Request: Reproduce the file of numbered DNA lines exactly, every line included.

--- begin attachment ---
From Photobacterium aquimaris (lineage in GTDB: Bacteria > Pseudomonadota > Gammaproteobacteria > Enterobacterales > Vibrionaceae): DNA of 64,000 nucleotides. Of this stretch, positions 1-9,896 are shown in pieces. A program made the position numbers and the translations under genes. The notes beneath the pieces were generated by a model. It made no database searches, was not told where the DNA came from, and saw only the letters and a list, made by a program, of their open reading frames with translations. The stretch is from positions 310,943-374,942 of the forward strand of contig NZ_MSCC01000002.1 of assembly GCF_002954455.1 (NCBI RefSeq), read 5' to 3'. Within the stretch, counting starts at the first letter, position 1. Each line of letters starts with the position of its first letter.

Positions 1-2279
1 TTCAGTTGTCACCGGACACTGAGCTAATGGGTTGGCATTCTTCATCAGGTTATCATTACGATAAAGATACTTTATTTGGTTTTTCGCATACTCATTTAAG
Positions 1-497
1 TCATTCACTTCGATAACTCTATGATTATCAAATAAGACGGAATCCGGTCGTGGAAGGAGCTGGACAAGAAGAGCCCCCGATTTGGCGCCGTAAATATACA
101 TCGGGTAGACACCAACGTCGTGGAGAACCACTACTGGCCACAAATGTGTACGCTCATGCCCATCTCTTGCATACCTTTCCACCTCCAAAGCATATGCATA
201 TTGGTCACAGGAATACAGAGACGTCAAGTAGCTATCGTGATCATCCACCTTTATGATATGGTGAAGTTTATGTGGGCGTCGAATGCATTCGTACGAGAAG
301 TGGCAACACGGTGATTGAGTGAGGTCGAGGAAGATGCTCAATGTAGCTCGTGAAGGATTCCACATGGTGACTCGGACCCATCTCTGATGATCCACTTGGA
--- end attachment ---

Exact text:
From Photobacterium aquimaris (lineage in GTDB: Bacteria > Pseudomonadota > Gammaproteobacteria > Enterobacterales > Vibrionaceae): DNA of 64,000 nucleotides. Of this stretch, positions 1-9,896 are shown in pieces. A program made the position numbers and the translations under genes. The notes beneath the pieces were generated by a model. It made no database searches, was not told where the DNA came from, and saw only the letters and a list, made by a program, of their open reading frames with translations. The stretch is from positions 310,943-374,942 of the forward strand of contig NZ_MSCC01000002.1 of assembly GCF_002954455.1 (NCBI RefSeq), read 5' to 3'. Within the stretch, counting starts at the first letter, position 1. Each line of letters starts with the position of its first letter.

Positions 1-2279
1 TTCAGTTGTCACCGGACACTGAGCTAATGGGTTGGCATTCTTCATCAGGTTATCATTACGATAAAGATACTTTATTTGGTTTTTCGCATACTCATTTAAG
Positions 1-497
1 TCATTCACTTCGATAACTCTATGATTATCAAATAAGACGGAATCCGGTCGTGGAAGGAGCTGGACAAGAAGAGCCCCCGATTTGGCGCCGTAAATATACA
101 TCGGGTAGACACCAACGTCGTGGAGAACCACTACTGGCCACAAATGTGTACGCTCATGCCCATCTCTTGCATACCTTTCCACCTCCAAAGCATATGCATA
201 TTGGTCACAGGAATACAGAGACGTCAAGTAGCTATCGTGATCATCCACCTTTATGATATGGTGAAGTTTATGTGGGCGTCGAATGCATTCGTACGAGAAG
301 TGGCAACACGGTGATTGAGTGAGGTCGAGGAAGATGCTCAATGTAGCTCGTGAAGGATTCCACATGGTGACTCGGACCCATCTCTGATGATCCACTTGGA